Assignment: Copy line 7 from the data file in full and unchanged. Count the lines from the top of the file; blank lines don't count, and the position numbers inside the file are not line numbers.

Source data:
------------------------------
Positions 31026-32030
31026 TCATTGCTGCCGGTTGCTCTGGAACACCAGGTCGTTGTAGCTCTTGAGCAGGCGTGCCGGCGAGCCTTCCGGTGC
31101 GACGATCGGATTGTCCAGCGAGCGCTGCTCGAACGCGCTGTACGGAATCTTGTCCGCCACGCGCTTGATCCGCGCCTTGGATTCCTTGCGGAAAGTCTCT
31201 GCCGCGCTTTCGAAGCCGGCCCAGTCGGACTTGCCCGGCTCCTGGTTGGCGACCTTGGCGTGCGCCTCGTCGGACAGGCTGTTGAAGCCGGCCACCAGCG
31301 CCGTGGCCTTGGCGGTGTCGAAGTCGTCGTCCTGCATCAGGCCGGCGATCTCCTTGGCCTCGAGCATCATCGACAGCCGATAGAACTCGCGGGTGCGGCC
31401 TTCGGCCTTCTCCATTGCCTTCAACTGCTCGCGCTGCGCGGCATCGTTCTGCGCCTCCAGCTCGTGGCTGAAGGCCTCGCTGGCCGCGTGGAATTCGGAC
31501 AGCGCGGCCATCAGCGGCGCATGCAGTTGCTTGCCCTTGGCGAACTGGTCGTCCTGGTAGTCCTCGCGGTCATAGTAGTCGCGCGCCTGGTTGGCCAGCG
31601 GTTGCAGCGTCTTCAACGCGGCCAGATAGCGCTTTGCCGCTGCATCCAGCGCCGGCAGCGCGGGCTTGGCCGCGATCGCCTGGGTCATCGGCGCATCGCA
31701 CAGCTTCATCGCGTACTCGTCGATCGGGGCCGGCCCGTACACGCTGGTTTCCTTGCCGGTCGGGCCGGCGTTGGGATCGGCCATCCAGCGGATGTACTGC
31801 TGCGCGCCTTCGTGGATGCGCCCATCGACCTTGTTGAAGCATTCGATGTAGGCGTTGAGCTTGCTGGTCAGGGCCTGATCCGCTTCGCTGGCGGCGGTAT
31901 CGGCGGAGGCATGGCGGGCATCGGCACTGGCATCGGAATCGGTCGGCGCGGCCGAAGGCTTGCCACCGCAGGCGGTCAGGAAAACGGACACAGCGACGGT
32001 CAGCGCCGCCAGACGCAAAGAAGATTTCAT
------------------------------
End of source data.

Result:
31501 AGCGCGGCCATCAGCGGCGCATGCAGTTGCTTGCCCTTGGCGAACTGGTCGTCCTGGTAGTCCTCGCGGTCATAGTAGTCGCGCGCCTGGTTGGCCAGCG